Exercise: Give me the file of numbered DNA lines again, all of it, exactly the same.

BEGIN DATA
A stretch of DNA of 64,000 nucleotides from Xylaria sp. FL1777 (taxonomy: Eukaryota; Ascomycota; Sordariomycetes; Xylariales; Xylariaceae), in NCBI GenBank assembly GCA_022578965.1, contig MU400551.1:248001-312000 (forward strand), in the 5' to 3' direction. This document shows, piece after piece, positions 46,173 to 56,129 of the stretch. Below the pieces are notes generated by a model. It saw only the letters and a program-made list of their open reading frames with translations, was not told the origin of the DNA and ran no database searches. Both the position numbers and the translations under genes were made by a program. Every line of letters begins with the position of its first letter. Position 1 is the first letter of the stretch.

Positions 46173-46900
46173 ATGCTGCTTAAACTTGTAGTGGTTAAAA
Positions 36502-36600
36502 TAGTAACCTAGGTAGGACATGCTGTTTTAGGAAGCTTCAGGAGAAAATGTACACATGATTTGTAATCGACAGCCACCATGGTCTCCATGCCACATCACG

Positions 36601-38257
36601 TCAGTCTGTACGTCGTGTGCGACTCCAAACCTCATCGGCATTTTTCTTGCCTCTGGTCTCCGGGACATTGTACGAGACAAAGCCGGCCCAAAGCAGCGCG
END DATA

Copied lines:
A stretch of DNA of 64,000 nucleotides from Xylaria sp. FL1777 (taxonomy: Eukaryota; Ascomycota; Sordariomycetes; Xylariales; Xylariaceae), in NCBI GenBank assembly GCA_022578965.1, contig MU400551.1:248001-312000 (forward strand), in the 5' to 3' direction. This document shows, piece after piece, positions 46,173 to 56,129 of the stretch. Below the pieces are notes generated by a model. It saw only the letters and a program-made list of their open reading frames with translations, was not told the origin of the DNA and ran no database searches. Both the position numbers and the translations under genes were made by a program. Every line of letters begins with the position of its first letter. Position 1 is the first letter of the stretch.

Positions 46173-46900
46173 ATGCTGCTTAAACTTGTAGTGGTTAAAA
Positions 36502-36600
36502 TAGTAACCTAGGTAGGACATGCTGTTTTAGGAAGCTTCAGGAGAAAATGTACACATGATTTGTAATCGACAGCCACCATGGTCTCCATGCCACATCACG

Positions 36601-38257
36601 TCAGTCTGTACGTCGTGTGCGACTCCAAACCTCATCGGCATTTTTCTTGCCTCTGGTCTCCGGGACATTGTACGAGACAAAGCCGGCCCAAAGCAGCGCG